Togeth’Her Artistes à la Une & Vogue Exhibit
Vogue gave an invitation to 33 contemporary female artists to create a portrait of a woman they found outstanding and were inspired by. The portrait was to be placed a blank Vogue Paris cover and displayed in an exhibit at Musee de la Monnaie Paris.
The artists and women that were displayed in this exhibit were from a global variety, from America to France to Africa and India. Some painted starlets, musicians, and even their own wife or mother.
The artists used their own styles and techniques to portray the women.
“The selection of artists reflects the freedom and breadth of expression that this project champions. Geographical and cultural representation was also a criterion, as well as gender balance”
The task for the viewer was to first look at the Vogue cover before them, and try to recognize who the portrait was of, before reading the description. For some, it was quite apparent who it was, and for others- not so easy. Many of the portraits were of outstanding woman, who I did not know about- so it was a great learning opportunity. I was also able to discover more details about the women I did know about.
The goal of this exhibit was to support feminine abilities and creativity with the theme of making women artists’ creations visible through exhibits and events. This was the second installment of the ‘Artistes à la Une’ exhibit, and will not be the last. These Portraits will be sold for auction at Christie’s, with the proceeds going to fund a future program in Mexico. The program will be organized by UN Women, a sector of the United Nations that focusses on gender equality and the chance for every woman to live up to her full potential.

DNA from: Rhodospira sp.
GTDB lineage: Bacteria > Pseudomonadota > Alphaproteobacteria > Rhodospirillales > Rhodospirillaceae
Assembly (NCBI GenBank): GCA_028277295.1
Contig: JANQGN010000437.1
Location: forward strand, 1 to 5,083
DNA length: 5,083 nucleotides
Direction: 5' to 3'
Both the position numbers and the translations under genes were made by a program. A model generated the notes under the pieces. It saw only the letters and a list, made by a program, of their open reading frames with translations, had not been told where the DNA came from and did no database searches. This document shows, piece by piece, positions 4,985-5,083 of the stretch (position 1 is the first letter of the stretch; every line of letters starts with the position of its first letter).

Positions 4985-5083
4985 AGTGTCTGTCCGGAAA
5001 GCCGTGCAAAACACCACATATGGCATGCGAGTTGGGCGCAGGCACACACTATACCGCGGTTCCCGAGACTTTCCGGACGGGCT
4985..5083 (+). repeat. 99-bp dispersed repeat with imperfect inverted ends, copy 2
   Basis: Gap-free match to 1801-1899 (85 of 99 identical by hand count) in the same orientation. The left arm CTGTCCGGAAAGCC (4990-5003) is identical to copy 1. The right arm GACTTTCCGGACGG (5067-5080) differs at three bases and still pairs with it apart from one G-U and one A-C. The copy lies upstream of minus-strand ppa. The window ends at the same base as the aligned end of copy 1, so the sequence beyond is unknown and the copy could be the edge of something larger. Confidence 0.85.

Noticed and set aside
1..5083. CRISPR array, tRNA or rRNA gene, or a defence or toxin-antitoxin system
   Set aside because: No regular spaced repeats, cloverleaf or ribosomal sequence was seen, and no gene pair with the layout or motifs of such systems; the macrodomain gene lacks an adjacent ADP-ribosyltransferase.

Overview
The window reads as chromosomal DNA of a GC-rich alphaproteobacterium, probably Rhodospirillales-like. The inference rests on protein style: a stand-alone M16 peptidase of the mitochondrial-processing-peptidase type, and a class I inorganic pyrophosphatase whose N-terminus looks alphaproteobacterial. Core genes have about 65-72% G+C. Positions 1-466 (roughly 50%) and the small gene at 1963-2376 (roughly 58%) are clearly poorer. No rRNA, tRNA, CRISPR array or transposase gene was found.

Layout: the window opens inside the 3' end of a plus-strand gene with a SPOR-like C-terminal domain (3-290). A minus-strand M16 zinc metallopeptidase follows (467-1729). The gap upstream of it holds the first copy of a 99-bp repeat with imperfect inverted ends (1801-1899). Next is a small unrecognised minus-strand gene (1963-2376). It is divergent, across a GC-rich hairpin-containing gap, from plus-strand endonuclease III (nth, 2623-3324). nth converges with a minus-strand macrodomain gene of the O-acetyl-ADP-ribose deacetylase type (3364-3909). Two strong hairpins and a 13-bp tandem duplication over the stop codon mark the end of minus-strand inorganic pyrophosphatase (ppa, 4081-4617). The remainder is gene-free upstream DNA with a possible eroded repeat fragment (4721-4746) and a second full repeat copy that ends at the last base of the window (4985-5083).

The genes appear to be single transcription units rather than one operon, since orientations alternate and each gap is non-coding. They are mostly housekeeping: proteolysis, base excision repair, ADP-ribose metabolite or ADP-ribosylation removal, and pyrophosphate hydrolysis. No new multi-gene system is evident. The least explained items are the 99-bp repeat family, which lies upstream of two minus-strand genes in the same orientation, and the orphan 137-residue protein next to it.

This exhibit was definitely inspiring and empowering; it showed that every woman has a different chance to show her femininity and strength. Some show it through motherhood, some show it through their careers. Some are powerful women in politics, others are actresses or singers. Everyone has their own story to be told, all women vary and have different backgrounds and experiences and should have the ability to tell that story and have it be seen. This collaboration was the embodiment of a peaceful protest- changing the way the world works one step at a time… giving women the space they deserve, to have their work seen, and their stories heard.
Here are some of my favorite portraits from the exhibit, see if you can figure out who it is?
The final portrait was an interactive one. On one side was the portrait of a saint, and on the flip side was a portrait of a veiled woman. The viewer was able to choose which side they identified with and insert their head into the open space, becoming the muse of this portrait. This was my favorite portrait of them all because I found it to be a very uplifting message to all women.
Here are the answers, and some more portraits!
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Quote from Exhibit Description. All photos taken by Naz Bokhari.
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